purplejuli (purplejuli) wrote,

Biology and Emotion: Why Mothering Boys is Different, part 2

This is part two of a series prompted by a conversation with a friend who runs my favorite meetup group,  a group that is specifically for mothers who only have sons.  Many of our friends who have a child of each gender or only girls, and don't understand how mothering boys is a completely different animal from other types of families, the different issues based on perception, actual physical and emotional differences and approaches. 

I think a lot about what kind of men my boys will grow up to be, what kind of challenges they'll face and what they'll do and be.  That's not a concern specific to parents of boys, I know, but I think that as a woman, raising two male children to be men, there are some very specific concerns and issues that greatly influence how we parent.

Let's face it.  The equipment is different. 

I'm struggling with potty training my four-year-old because he has absolutely no interest in getting out of diapers and I'm clueless about how to make him care.  I've tried the traditional methods, some of the wackier things out there and everything in between and I'm having no luck.  It could just be my kid.  At the outset of all this there was one huge looming question: do I teach him to sit or stand?  How do I teach him to deal with his penis when I don't have one and I can't really vouch whether or not the men in his life have the level of hygiene I want my sons to have. 

Books only get you so far, you know? 

Since they were born and circumcised, that whole region is a mystery to me.  When changing them, I don't want to hurt them (as I've always been told that that area is sensitive!) but I want to make sure I'm not leaving icky stuff behind to lead to rashes and even more focus on that zone.  The only way to know where the boundary between efficient and too rough is to actually hurt them and I don't want to do that.  I've heard from my friends who have boys that sometimes you have to make sure there aren't adhesion issues with the circumcision by pulling that skin back and that it can hurt.  I haven't had to deal with it but I can imagine the anxiety it causes.

And that's just dealing with diaper changes and health issues, what about the other purpose for the penis?  I will never forget how much I freaked out the first time Andy was erect.  I don't remember the What To Expect books discussing that that would happen before his first birthday!  Now, I don't even flinch when it happens but Andy especially has become increasingly fond of holding on to "willie," as we call it, and I know I'm only nine or so years out from puberty.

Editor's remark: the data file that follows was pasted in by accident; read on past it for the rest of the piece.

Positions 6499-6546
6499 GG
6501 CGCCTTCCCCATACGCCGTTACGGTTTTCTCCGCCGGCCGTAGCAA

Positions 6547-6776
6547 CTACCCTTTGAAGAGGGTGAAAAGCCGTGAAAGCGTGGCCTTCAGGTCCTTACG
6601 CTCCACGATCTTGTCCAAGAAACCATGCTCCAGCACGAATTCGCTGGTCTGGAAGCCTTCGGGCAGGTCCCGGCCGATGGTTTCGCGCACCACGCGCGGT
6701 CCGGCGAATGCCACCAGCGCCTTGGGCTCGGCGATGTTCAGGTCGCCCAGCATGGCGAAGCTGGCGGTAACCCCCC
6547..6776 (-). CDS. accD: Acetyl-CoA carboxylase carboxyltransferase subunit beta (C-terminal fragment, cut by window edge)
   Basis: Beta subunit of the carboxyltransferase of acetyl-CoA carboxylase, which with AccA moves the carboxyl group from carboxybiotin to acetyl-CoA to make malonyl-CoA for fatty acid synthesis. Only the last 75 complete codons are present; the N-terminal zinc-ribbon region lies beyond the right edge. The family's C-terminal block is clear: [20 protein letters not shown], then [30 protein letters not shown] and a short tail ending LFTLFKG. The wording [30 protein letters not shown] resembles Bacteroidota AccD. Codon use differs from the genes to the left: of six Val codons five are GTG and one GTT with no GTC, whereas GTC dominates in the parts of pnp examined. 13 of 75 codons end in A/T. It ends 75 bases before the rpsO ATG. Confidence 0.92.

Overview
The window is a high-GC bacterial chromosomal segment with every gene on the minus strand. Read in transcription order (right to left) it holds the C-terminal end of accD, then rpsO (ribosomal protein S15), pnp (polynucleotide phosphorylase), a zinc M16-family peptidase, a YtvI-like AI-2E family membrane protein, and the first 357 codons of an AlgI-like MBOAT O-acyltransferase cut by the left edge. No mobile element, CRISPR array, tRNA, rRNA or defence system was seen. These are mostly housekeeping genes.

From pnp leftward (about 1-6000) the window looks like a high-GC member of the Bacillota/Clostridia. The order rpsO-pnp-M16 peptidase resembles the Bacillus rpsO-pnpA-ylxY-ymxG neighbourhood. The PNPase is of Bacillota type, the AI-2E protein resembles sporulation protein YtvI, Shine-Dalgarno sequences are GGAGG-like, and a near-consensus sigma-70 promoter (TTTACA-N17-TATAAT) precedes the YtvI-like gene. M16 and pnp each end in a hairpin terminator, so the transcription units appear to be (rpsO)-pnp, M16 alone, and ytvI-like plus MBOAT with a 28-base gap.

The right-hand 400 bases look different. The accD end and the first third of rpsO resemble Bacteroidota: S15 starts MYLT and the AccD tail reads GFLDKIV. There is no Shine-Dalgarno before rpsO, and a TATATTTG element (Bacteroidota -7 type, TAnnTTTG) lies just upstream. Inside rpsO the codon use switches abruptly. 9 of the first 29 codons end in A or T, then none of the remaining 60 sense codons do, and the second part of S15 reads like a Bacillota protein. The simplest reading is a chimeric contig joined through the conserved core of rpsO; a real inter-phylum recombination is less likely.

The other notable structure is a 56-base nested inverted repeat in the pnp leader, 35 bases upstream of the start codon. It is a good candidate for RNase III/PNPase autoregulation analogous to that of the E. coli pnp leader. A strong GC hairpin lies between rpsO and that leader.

I've thought a lot about how to deal with those years and I'm not sure my feelings are what other mothers would think about it.  I never want my sons to feel ashamed of what happens with their bodies or what they do with them.  I'm not saying I'm going to supply them with porn (because like most boys, I'm sure they'll acquire it on their own) but I intend to discuss it early, give them privacy and information and let them know that it happens to everyone, everybody does it.  Please put your used kleenex in the trash.  Don't use your socks for cleanup.

Is that too much?  I guess there's a fine line between doing too little and doing too much.

Gut check:  what kind of man is a "Mama's Boy?" 

It's not something any man wants to be called.  The definition of the term implies emasculation.  Someone who is less of a man.  A Mama's boy probably still lives in his parents' basement at 35, is unfashionable, a loser, a failure with women, kind of geeky. 

What's "Daddy's Little Girl" like?  She's beloved.  An angel in her father's eyes.  Spoiled.  Has nice things.  Someone always has her back.'  She's close to her parents, spends holidays and vacations with them and drags her boyfriend/'husband along. 

Why is it that I can't take care of my son's, love them openly and completely,  and not have them get stuck with that horrible label?  How do I raise a man to be strong and classically masculine but also sensitive?  How do I make sure that when he matures and goes off to school and settles down to a marriage (or domestic partnership because all I want for my boys is love and happiness, with whomever it is that they love) that they will still want a close relationship with me?